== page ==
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ORIGINAL ARTICLE
Year : 2016  |  Volume : 14  |  Issue : 1  |  Page : 41-45

Dermatoglyphics as a genetic marker for oral submucous fibrosis: A cross-sectional study


Department of Public Health Dentistry, Krishnadevaraya College of Dental Sciences, Bengaluru, Karnataka, India

Correspondence Address:
Punith Shetty
Department of Public Health Dentistry, Krishnadevaraya College of Dental Sciences, International Airport Road, Hunsamaranhalli, Bengaluru - 562 157, Karnataka
India
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Source of Support: None, Conflict of Interest: None


DOI: 10.4103/2319-5932.178730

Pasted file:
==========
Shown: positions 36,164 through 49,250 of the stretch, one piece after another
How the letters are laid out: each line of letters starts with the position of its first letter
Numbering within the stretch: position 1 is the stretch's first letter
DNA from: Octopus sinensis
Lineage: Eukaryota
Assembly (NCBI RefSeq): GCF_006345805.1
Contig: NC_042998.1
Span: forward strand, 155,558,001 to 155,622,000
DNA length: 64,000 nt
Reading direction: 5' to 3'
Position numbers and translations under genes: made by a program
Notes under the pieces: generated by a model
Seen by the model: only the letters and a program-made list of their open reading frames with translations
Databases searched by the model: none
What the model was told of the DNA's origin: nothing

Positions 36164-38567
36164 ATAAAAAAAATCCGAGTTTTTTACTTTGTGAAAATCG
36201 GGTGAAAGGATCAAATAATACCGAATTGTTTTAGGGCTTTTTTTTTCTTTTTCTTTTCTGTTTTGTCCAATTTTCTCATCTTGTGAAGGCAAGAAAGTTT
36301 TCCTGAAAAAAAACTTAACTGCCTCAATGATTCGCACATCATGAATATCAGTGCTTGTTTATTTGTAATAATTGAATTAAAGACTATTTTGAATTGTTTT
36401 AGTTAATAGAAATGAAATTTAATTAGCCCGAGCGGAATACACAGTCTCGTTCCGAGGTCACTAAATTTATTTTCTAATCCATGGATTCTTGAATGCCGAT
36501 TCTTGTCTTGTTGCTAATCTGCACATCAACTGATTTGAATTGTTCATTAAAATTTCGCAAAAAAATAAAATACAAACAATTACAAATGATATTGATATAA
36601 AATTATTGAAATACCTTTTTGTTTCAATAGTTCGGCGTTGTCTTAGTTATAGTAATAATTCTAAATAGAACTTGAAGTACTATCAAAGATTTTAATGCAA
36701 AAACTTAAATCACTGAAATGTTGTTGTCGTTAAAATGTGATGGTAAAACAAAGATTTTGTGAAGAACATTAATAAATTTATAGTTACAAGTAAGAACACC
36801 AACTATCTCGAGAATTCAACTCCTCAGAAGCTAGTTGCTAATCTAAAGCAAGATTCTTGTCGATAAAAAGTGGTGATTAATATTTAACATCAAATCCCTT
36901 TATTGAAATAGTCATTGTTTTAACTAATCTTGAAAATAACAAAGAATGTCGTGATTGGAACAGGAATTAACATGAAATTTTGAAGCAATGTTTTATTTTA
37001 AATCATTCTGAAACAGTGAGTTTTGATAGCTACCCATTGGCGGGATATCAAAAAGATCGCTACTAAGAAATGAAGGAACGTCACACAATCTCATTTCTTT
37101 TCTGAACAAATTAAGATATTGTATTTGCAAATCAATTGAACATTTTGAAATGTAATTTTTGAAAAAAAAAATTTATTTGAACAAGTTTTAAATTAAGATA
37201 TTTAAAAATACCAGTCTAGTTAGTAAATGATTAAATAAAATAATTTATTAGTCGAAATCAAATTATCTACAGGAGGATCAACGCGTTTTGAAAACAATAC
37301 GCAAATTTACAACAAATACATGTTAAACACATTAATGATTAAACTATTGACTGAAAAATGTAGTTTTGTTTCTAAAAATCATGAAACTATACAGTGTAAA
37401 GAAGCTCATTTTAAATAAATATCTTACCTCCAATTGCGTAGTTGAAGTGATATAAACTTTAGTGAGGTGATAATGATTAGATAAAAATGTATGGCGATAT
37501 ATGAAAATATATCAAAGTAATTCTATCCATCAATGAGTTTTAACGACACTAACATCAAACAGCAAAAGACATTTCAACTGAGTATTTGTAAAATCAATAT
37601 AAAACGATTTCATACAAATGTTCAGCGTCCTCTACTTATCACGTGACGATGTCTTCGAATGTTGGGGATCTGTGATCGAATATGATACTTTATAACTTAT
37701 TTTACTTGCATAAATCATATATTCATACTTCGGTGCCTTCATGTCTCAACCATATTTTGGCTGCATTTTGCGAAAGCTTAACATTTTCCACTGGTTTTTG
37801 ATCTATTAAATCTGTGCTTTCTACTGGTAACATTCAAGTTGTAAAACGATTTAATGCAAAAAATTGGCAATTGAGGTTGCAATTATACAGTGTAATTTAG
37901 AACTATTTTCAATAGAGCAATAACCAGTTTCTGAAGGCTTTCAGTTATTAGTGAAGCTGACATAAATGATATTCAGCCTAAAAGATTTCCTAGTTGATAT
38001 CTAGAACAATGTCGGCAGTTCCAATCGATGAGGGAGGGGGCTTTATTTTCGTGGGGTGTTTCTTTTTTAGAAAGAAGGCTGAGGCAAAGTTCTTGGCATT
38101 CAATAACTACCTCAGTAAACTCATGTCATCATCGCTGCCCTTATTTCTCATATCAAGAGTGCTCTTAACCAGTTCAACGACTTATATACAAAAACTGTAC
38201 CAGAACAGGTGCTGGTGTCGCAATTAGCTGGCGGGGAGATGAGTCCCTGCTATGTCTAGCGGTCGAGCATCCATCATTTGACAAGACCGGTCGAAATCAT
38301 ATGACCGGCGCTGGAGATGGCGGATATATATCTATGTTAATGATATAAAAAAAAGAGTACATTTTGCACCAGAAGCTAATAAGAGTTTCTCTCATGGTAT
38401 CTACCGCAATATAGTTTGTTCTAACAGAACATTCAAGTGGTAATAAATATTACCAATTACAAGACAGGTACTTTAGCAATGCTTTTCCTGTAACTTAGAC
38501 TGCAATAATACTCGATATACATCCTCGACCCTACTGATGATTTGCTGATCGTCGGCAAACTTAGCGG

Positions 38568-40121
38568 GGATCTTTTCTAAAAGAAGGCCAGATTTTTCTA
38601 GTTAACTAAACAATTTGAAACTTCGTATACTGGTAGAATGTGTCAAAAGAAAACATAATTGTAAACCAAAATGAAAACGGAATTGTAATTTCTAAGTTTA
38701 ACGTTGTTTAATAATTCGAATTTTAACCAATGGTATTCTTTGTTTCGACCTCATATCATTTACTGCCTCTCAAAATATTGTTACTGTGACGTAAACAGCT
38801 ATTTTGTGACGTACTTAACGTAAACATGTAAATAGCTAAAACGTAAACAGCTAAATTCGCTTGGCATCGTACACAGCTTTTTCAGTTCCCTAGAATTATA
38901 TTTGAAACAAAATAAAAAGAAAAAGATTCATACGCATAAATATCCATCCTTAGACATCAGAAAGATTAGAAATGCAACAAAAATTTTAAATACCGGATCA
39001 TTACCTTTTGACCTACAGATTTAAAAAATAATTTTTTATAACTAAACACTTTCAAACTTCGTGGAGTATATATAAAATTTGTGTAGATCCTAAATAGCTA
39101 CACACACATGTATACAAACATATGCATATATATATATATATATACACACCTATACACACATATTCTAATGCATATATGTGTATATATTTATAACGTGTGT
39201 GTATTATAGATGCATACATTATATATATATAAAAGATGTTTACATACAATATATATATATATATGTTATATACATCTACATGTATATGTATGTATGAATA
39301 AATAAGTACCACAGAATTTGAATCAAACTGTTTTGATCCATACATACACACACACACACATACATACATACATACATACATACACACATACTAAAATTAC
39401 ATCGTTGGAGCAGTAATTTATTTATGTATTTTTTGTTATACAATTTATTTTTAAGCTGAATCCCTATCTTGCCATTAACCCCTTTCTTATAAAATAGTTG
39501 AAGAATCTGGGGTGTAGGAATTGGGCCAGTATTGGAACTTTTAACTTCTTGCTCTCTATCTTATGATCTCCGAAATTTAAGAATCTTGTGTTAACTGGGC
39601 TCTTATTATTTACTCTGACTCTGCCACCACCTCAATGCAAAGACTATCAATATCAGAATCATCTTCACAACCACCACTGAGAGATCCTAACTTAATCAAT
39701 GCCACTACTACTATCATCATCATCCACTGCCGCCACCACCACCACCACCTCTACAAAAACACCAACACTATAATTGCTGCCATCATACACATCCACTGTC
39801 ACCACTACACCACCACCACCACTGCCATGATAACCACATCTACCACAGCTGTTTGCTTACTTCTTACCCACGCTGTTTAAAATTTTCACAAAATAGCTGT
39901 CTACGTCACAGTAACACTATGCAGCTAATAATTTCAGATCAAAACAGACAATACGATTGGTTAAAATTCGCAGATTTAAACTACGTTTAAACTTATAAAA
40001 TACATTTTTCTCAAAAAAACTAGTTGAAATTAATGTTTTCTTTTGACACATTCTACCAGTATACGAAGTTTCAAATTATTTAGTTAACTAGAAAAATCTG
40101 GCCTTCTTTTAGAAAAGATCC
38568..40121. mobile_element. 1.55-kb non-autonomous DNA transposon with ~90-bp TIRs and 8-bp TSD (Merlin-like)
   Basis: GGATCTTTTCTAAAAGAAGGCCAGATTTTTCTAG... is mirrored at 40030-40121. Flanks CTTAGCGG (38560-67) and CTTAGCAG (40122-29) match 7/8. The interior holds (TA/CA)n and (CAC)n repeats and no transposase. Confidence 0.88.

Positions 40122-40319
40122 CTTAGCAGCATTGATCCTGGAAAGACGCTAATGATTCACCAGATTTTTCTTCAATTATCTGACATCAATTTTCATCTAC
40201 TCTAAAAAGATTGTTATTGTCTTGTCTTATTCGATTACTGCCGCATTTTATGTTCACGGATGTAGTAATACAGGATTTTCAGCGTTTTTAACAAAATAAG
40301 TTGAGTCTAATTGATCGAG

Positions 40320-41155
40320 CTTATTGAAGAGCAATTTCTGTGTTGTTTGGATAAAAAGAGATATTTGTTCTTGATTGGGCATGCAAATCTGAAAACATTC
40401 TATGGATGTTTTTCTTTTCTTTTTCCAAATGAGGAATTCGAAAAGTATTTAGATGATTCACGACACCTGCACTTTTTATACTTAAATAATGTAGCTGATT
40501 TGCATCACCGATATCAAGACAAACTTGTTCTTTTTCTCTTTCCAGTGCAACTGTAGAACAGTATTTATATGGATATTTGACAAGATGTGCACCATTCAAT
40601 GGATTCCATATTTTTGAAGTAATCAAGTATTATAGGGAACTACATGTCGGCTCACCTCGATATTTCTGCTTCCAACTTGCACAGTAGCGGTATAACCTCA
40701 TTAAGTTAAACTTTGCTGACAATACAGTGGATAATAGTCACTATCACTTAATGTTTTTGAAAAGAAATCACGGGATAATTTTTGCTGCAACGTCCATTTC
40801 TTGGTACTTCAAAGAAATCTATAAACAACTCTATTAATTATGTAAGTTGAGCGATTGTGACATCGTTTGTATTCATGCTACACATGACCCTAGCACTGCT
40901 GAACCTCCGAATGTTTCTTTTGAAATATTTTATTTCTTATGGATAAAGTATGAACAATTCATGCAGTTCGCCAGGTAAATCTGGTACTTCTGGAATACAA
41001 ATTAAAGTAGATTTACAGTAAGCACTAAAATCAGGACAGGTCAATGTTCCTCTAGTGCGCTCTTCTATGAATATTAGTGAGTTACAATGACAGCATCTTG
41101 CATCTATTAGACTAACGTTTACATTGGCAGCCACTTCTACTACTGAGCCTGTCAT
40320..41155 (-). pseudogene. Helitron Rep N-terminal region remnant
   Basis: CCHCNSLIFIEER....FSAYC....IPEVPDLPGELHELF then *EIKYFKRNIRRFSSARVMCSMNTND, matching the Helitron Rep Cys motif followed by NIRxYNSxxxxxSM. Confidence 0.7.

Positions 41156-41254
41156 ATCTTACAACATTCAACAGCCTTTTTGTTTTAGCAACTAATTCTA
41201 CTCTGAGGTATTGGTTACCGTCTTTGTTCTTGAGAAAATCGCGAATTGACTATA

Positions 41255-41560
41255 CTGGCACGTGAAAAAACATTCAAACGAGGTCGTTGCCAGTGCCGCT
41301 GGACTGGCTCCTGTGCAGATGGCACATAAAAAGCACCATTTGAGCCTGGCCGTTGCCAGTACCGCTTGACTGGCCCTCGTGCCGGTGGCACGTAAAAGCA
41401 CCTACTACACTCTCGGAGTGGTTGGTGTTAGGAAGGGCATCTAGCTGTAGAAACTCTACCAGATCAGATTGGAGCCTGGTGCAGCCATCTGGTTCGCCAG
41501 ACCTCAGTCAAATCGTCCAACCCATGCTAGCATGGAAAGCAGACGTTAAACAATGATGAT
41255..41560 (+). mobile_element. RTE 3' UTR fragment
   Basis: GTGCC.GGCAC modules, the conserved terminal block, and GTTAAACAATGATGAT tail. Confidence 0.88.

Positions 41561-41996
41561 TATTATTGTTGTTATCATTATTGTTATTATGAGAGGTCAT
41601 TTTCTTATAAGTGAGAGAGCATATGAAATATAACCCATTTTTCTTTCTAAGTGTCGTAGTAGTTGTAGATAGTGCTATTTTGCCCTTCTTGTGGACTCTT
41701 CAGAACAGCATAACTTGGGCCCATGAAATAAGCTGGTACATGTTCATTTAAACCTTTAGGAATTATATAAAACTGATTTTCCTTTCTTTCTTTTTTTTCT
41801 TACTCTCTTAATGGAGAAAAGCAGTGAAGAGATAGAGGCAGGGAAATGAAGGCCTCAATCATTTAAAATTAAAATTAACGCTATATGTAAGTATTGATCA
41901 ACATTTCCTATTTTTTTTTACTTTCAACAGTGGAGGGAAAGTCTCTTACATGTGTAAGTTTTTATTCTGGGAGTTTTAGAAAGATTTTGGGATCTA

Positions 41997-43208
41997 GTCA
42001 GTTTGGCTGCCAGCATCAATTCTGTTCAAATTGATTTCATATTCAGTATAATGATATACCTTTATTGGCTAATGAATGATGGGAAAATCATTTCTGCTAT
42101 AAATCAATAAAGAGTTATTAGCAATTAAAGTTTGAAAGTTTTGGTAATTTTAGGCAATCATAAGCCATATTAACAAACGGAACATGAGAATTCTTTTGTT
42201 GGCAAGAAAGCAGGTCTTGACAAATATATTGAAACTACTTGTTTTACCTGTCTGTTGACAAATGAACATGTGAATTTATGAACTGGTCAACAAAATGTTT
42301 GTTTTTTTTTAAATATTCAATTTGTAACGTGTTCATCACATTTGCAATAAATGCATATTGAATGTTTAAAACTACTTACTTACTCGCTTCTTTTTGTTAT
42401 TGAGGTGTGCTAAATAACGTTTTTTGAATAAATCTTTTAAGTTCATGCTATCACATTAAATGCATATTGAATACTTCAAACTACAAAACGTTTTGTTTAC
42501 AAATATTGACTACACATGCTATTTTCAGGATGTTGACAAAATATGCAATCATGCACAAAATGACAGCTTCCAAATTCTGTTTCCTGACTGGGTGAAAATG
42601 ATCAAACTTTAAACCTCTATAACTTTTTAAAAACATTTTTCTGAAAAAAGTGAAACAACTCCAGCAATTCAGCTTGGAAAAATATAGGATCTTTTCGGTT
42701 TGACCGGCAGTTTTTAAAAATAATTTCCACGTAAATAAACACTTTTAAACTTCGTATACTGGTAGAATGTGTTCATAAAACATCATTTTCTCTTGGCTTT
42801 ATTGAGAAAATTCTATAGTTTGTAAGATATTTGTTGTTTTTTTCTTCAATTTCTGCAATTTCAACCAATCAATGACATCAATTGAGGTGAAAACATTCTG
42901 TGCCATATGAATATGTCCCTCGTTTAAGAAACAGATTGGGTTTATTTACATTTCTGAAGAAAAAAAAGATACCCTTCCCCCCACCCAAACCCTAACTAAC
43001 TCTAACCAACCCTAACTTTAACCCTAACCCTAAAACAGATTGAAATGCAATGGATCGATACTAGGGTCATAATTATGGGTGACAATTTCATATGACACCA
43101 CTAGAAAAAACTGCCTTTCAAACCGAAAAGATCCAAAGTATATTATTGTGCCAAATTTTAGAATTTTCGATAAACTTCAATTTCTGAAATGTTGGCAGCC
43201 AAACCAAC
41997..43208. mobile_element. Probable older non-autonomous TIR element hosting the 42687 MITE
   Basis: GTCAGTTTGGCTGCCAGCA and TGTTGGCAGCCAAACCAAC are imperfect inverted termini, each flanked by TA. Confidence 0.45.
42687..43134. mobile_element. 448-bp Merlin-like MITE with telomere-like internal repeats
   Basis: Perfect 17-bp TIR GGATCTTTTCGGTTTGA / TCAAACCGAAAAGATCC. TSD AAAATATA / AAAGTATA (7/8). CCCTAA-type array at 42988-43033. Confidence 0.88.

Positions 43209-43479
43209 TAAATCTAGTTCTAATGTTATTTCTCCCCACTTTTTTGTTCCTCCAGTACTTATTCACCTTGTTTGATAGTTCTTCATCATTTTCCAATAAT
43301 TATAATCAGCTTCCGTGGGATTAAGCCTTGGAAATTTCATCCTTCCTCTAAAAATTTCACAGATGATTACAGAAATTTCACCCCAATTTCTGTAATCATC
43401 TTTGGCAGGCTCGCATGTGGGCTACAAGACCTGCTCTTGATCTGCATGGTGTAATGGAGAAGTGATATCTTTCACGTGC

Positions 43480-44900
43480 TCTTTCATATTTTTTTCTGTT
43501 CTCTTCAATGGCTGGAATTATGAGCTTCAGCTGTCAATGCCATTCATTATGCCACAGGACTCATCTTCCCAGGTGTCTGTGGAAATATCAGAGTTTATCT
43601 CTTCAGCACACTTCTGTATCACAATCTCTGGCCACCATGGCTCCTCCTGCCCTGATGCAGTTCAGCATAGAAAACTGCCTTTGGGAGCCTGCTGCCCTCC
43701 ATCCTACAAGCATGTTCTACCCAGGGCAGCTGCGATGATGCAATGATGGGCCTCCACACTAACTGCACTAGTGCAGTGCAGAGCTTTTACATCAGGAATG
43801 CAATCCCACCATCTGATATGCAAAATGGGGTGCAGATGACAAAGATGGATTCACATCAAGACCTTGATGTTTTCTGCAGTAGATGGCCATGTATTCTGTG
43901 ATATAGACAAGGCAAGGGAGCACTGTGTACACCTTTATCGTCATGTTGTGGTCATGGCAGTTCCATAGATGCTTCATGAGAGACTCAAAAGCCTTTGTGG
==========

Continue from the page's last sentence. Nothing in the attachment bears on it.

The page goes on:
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Introduction: Genetics play an important role in the determination of palmer dermatoglyphics. Oral submucous fibrosis (OSMF) in India is high due to excess consumption of areca nut. Hereditary and environmental factors causing OSMF may lead to peculiarities in the dermatoglyphic patterns. Dermatoglyphics can identify the disease at the earliest, and preventive measures can be instituted for subjects having OSMF. Aims: To assess the dermatoglyphic pattern of subjects with OSMF and to compare it with that of the control group. Materials and Methods: This cross-sectional study was conducted among patients 15 years and older visiting the Outpatient Department of a dental institute. They were selected based on predefined inclusion and exclusion criteria. The sample size was determined using G*Power software. The sample size thus determined was 39 which was rounded off to 40, thus 20 subjects were allotted to each group. The dermatoglyphic pattern of both hands of the study and control group was obtained using a special standard ink method. The dermatoglyphic patterns were analyzed qualitatively for loops, arches and whorls. Chi-square test was used to determine the difference in dermatoglyphic patterns of the two groups. Results: The percentage of whorls in study groups was 24% and 20% in the right and left hand respectively, as compared to 7% and 5% in controls group. The percentage of arches in study group was 0% and 1% in the right and left hand respectively as compared to 8% and 7% in control group. These differences were found to be statistically significant (P < 0.05). Conclusions: Difference between the percentage of arches and whorls of the two groups was found to be significant suggesting that dermatoglyphics could be used as a genetic marker for determining susceptibility toward OSMF.


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